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Scholars of the first French empire have pursued important research on enslaved peoples and the paths they paved toward freedom. Yet little attention has been given to people of African descent who found themselves on the other end of the spectrum, close to power and privilege. Dr. Pichichero puts into dialogue the concepts of "black," "power," and "privilege," interrogating their intersections through the rich history of such storied individuals as musical virtuoso and military leader the Chevalier de Saint-George--friend of Marie Antoinette, Mozart, and the future King George IV of England and later commander of the first black regiment in the French Revolutionary army. Through Saint-George and others, Pichichero sheds light onto the structures of racial politics at the dawn of their inception in France.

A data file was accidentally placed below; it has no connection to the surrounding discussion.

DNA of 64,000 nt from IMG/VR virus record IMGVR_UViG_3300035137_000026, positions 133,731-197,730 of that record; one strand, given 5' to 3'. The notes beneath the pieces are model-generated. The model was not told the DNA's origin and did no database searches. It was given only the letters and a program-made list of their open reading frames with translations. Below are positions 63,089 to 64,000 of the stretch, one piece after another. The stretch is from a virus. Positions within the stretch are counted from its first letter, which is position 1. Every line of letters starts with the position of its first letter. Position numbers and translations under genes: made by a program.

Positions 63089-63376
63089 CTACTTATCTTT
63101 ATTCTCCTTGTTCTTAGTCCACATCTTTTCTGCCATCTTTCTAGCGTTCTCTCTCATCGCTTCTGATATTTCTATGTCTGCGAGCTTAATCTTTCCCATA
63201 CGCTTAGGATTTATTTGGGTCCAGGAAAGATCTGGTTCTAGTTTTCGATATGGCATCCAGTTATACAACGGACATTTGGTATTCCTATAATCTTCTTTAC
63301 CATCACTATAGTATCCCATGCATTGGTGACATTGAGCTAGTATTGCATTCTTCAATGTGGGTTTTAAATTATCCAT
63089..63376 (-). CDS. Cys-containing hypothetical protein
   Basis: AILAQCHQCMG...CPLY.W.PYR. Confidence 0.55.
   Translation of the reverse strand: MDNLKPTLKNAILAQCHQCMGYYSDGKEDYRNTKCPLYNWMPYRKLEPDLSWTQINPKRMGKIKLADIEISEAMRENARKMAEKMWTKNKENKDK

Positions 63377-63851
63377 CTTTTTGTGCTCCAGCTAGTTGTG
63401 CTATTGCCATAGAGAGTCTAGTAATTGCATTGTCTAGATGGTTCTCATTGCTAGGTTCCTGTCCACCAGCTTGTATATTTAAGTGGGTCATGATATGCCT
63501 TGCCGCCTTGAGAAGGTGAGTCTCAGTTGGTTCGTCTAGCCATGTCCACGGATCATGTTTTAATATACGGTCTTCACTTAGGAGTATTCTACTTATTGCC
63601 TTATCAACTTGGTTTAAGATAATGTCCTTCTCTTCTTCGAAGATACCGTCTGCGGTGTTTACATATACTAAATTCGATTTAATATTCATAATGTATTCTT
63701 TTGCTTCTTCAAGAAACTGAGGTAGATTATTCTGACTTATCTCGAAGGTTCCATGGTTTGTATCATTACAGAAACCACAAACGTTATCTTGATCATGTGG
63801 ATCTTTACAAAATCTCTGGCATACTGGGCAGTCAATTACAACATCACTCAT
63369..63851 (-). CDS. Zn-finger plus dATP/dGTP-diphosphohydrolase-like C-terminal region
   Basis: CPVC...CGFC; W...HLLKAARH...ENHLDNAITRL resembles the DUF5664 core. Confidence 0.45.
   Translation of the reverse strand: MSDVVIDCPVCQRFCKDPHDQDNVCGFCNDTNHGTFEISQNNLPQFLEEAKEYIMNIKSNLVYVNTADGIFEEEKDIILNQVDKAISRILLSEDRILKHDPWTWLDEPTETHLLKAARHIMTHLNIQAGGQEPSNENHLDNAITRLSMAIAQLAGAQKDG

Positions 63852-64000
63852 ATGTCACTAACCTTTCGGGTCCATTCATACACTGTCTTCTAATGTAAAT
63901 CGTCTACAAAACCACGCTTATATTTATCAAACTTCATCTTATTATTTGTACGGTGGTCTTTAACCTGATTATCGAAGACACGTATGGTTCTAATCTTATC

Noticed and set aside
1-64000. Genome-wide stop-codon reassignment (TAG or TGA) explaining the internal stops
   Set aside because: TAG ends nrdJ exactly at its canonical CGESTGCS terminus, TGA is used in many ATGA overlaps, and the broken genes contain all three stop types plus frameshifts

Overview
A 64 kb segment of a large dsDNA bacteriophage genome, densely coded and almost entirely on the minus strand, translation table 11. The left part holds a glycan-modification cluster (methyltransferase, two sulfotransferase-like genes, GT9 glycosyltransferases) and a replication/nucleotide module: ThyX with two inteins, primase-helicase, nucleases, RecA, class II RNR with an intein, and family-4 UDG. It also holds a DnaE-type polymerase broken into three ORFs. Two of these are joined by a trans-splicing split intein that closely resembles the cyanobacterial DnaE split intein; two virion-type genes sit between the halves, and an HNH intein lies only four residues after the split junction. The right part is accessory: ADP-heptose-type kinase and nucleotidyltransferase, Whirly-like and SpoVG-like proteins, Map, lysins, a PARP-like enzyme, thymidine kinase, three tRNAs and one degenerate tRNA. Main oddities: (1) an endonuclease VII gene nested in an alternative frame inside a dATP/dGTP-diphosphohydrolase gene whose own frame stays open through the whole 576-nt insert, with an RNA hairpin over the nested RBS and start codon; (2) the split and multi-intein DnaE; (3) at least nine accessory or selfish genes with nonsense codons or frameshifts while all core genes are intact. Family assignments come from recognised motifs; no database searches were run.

Dr. Christy Pichichero, Associate Professor of Modern and Classical Languages at George Mason University, is a literary scholar and cultural historian of early modern France and the French Empire. Her research is deeply interdisciplinary and her work on the culture of war, the history of emotions, Critical Race Studies, and multiculturalism have appeared in venues such as French Historical Studies, Modern Languages Notes, and Renaissance Drama. Her monograph, published by Cornell University Press (2017), The Military Enlightenment: War and Culture in the French Empire from Louis XIV to Napoleon, was a finalist for the Kenshur Book Prize for best interdisciplinary book in eighteenth-century studies. With more than twenty years of experience in Diversity, Equity, and Inclusion (DEI) work, Dr. Pichichero has held multiple leadership positions at Stanford, George Mason, and in the profession.
Sponsored by EIU's Center for the Humanities, the English Department, and the Phi Beta Kappa Alumni Association of East Central Illinois.